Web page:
Wednesday, March 24, 2010

Vermont Yankee (part 3)

There was an interesting article in the March 22, 2010 Hartford Courant regarding Paul Blanch, the former Northeast Utilities engineer who was in the middle of safety issues at Millstone in the 1990s. Specifically he was in the news due to his recent testimony against the extension of the operating license for Vermont Yankee. But what caught my eye was some of his broader observations regarding safety and the nuclear industry. Regarding the industry, Blanch states, "Safety is not their No. 1 concern," he said. "Making money is their No. 1 concern." He goes on to say he has no faith in the NRC, or utilities’ commitment to safety.

Bringing attention to these comments is important not because one may agree or disagree with them. They are significant because they represent a perception of the industry, and the NRC for that matter, that can and does get attention. One problem is that everyone says safety is their highest priority but then certain events suggest otherwise - as an example, let’s look at another company and industry recently in the news:


From the BP website:


Safe and reliable operations are BP’s number one priority....


This is from a company that was recently fined over $3 million by OSHA for safety violations at its Ohio refinery (see our March 12, 2010 post) and had previously been fined almost $90 million for the explosion at its Texas refinery.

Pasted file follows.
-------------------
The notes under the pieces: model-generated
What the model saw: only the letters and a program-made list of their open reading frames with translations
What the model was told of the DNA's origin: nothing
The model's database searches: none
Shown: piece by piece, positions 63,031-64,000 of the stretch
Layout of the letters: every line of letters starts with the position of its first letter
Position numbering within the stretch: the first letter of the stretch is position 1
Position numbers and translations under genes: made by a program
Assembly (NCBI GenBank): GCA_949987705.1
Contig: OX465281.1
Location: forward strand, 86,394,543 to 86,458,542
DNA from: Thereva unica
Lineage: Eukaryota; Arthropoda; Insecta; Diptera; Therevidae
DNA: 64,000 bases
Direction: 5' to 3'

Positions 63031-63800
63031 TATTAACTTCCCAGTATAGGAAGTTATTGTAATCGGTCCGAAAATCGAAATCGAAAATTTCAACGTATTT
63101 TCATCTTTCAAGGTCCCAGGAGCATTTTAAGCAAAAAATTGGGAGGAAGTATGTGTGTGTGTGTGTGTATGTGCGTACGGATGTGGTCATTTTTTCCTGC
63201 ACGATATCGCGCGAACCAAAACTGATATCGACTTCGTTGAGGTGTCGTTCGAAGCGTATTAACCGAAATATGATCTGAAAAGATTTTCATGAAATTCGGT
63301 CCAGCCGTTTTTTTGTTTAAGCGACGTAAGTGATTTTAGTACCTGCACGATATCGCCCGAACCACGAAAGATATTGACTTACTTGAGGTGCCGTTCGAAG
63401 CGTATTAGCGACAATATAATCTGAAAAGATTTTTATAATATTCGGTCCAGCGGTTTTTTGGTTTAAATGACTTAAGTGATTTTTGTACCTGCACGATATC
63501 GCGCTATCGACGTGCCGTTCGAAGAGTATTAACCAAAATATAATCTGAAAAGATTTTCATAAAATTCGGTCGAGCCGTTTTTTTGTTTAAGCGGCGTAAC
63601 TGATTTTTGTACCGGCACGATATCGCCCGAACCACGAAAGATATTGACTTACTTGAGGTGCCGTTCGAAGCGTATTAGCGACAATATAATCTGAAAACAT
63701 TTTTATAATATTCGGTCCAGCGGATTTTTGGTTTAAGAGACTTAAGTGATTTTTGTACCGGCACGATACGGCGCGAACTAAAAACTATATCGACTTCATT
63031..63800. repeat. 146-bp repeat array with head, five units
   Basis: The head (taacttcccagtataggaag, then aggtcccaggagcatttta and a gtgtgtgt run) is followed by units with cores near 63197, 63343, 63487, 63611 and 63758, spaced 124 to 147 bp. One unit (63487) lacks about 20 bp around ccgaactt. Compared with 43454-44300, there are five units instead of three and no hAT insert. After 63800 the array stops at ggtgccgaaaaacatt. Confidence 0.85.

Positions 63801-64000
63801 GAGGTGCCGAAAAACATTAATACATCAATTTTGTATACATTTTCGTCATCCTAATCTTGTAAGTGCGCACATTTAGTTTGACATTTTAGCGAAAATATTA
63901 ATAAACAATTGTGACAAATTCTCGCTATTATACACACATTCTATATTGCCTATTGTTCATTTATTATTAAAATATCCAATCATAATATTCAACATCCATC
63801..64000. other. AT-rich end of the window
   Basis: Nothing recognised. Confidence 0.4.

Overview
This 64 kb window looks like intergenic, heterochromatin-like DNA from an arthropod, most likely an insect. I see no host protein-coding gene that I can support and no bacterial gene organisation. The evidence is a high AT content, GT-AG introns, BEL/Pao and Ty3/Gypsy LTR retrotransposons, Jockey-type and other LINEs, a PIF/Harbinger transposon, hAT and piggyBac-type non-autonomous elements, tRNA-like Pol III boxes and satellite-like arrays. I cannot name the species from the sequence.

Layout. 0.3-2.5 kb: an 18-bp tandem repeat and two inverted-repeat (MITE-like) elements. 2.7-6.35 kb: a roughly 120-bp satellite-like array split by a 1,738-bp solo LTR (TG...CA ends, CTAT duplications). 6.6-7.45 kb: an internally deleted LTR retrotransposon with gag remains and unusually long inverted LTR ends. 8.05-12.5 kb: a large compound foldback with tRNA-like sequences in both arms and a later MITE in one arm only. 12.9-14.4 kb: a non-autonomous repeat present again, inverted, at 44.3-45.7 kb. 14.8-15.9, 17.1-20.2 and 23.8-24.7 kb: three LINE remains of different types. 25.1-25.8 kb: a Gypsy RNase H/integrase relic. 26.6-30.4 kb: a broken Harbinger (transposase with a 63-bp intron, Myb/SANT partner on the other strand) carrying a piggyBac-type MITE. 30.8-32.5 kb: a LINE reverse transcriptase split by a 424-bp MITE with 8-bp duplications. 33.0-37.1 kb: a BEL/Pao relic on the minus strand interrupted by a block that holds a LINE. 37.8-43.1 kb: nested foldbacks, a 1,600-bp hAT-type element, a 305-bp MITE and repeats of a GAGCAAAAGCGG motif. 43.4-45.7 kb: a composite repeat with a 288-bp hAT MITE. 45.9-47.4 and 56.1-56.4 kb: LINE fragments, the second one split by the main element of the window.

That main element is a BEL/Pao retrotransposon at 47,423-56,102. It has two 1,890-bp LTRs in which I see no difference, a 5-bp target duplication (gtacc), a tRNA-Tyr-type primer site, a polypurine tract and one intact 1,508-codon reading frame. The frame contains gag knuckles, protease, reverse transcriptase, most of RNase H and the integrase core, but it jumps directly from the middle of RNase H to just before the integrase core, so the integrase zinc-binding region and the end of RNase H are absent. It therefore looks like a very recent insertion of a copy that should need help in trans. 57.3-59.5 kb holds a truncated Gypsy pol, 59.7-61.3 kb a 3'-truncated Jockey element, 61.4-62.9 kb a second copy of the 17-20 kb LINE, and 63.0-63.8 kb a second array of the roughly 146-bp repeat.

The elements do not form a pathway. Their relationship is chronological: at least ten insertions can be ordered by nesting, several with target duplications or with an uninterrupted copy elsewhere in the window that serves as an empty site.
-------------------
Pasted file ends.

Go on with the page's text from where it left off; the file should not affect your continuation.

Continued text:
Supporting this commitment is the following description of safety management at BP:

“...members of the executive team undertook site visits, in which safety was a focus, to reinforce the importance of their commitment to safe and reliable operations. The executives also regularly included safety and operations issues in video broadcasts and communications to employees, townhall meetings and messages to senior leaders.“

It is hardly unreasonable that someone could have a perception that BP’s highest priority was not safety. Unfortunately almost those identical words can also be found in the statements and pronouncements of many nuclear utilities. (By the way the narrow emphasis by BP management on “reinforcement” might be considered in the context of our post dated March 22, 2010 on Safety Culture Dynamics.)


As Dr. Reason has noted so simply, no organization is just in the business of being safe. What might be much more beneficial is some better acknowledgment of the tension between safety and production (and cost and schedule) and how nuclear organizations are able to address it. This awareness is a more credible posture for public perception, for regulators and for the organization itself. It would also highlight the insight that many have in the nuclear industry - that safety and reliable production are actually tightly coupled - that over the long term they must coexist. The irony may be that I recall 20 years ago Entergy was the leader in publicizing (and achieving) their goals to be upper quartile in safety, production and cost.

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